Rite Aid sees near 50 percent revenue increase due to Brooks/Eckerd acquisition
CAMP HILL, Pa. Rite Aid on Thursday posted $6.6 billion in revenues for its first quarter ended May 31, representing an increase of 49.3 percent compared with the year-ago quarter, primarily as a result of the acquisition of the Brooks/Eckerd stores. Net loss for the first quarter was $156.6 million, or $.20 per diluted share, compared with last year’s first-quarter net income of $27.6 million, or $.04 per diluted share.
Same-store sales (which do not yet include those Brooks/Eckerd stores) for the 13-week first quarter increased 1.5 percent, consisting of a 1.4 percent pharmacy same-store sales increase and a 1.7 percent increase in front-end same-store sales.
The number of prescriptions filled in same-stores increased 0.2 percent. Prescription sales accounted for 67.6 percent of total sales, and third-party prescription sales represented 96.2 percent of pharmacy sales.
During the quarter, Rite Aid completed the conversion of all of the acquired Brooks and Eckerd store systems and remains on schedule to finish the minor remodels and complete the integration by October of this year.
“We increased both pharmacy and front end sales in the core Rite Aid stores during the quarter, and sales trends in our acquired stores continued to improve,” stated Mary Sammons, Rite Aid chairman, president and chief executive officer. “We also passed a major milestone in the integration of the former Brooks/Eckerd stores by completing the store systems conversion. Today pharmacy dispensing, cash registers and all business applications are now consistent in all of our stores, and we can manage our business seamlessly nationwide. We’re in the home stretch now, finishing the remaining minor remodels of the acquired stores.”
The completion of the remodels, which typically provides a lift in the remodeled stores, and other chain-wide pharmacy and front-end initiatives to be introduced over the course of the second quarter ought to help offset the impact of a down economy, Sammons said.
In the first quarter, Rite Aid opened 5 stores, relocated 6 stores, acquired 8 stores, remodeled 39 stores and closed 68 stores, the majority of which were related to combining acquired stores in close proximity to existing stores. Stores in operation at the end of the first quarter totaled 5,004.
Consumer technology sales jump 7 percent in May
PORT WASHINGTON, N.Y. Consumers spending their economic stimulus checks helped consumer technology sales jump 7 percent to $5.4 billion in May, the biggest monthly increase of 2008.
Notebook computers and LCD TVs were the strongest categories followed by digital cameras, MP3 players, inkjet cartridges and desktop computers.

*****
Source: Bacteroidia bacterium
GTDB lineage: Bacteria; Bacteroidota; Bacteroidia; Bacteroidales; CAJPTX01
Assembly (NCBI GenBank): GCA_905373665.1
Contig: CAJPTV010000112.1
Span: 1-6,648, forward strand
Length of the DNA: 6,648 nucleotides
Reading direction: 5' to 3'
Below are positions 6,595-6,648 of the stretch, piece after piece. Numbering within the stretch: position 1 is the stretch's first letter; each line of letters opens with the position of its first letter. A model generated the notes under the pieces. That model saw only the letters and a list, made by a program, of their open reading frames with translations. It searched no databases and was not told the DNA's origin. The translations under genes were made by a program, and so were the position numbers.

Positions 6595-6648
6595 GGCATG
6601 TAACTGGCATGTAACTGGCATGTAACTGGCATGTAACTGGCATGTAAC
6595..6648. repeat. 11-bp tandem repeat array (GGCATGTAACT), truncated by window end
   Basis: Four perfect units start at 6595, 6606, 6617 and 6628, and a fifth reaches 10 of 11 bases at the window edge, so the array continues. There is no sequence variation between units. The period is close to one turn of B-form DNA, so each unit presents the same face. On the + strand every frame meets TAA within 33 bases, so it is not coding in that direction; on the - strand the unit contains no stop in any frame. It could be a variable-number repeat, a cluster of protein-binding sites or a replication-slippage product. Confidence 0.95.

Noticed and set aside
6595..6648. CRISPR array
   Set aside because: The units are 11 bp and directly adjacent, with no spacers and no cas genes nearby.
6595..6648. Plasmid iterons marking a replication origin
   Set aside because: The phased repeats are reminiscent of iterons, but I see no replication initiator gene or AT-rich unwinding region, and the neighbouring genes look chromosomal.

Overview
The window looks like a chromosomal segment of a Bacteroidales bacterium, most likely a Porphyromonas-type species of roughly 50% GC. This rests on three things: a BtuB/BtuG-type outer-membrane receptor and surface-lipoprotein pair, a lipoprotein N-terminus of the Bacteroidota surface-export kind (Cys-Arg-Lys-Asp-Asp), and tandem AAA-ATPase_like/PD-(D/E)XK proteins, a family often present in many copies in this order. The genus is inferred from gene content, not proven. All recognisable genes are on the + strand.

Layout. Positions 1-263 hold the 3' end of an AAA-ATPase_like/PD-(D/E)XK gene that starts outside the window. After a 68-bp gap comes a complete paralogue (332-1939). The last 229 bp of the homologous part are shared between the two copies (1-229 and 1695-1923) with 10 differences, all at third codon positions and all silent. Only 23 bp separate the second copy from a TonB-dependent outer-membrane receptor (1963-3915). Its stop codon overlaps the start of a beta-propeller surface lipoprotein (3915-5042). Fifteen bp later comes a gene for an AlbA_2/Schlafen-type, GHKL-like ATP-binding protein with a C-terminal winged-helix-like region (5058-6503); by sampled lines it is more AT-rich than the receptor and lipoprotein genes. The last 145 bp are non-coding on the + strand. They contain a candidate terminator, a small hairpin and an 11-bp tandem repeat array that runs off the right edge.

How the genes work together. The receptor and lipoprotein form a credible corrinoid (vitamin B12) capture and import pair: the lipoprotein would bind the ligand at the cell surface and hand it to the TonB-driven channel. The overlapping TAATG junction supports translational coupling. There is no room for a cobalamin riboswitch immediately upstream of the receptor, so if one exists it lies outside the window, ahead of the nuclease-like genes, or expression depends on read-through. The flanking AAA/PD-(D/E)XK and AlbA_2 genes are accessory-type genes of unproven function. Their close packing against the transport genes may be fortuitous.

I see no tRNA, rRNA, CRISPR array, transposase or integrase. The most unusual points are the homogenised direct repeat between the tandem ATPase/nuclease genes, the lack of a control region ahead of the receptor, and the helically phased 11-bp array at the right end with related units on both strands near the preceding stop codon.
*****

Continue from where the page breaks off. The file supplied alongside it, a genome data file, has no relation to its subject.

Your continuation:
Consumer technology spending had been down 5 percent from January through April. “The stimulus checks played a part in the positive results we saw in May but we still have a lot of ground to make up,” said Stephen Baker, vice president of industry analysis for the NPD Group.
Blu-Ray on pace for $1 billion in 2008 sales
LAS VEGAS Home entertainment executives said they expect the Blu-Ray DVD format to gain traction this year and approach $1 billion in sales as player prices fall and consumer awareness rises.
“I think we’re going to come close to $1 billion in software sales for 2008,” 20th Century Fox Home Entertainment president Mike Dunn told retailers at the 27th annual Home Media Expo in Las Vegas this morning. That compares to just $260 million generated by Blu-Ray in 2007.
While those sales will represent only 7 percent of the $15 billion in total DVD sales expected in 2008, they’ll more than double to $2.5 billion in 2009 and overtake standard DVD by 2012, according to the Entertainment Merchandisers Association. The industry is counting on Blu-Ray to reinvigorate the DVD business, where sales were flat last year and are expected to decline the next few years.
During the Home Media Expo opening session June 24, Blockbuster Entertainment president Jim Keyes told the audience more than 2,000 Blockbuster stores now have Blu-Ray display areas that give customers a side-by-side comparison of movies on Blu-Ray compared to standard DVD.
Keyes said the chain is also training employees to explain the benefits of the high definition format. “This is the first time in a quite a while that we’ve had something really new to talk about in stores,” said Keyes.
But Forrester Research principle analyst James McQuivey said it would take at least another year for consumers to get on the Blu-Ray bandwagon. “I don’t think you’re really going to see it happen until the 2009 holiday season,” said McQuivey.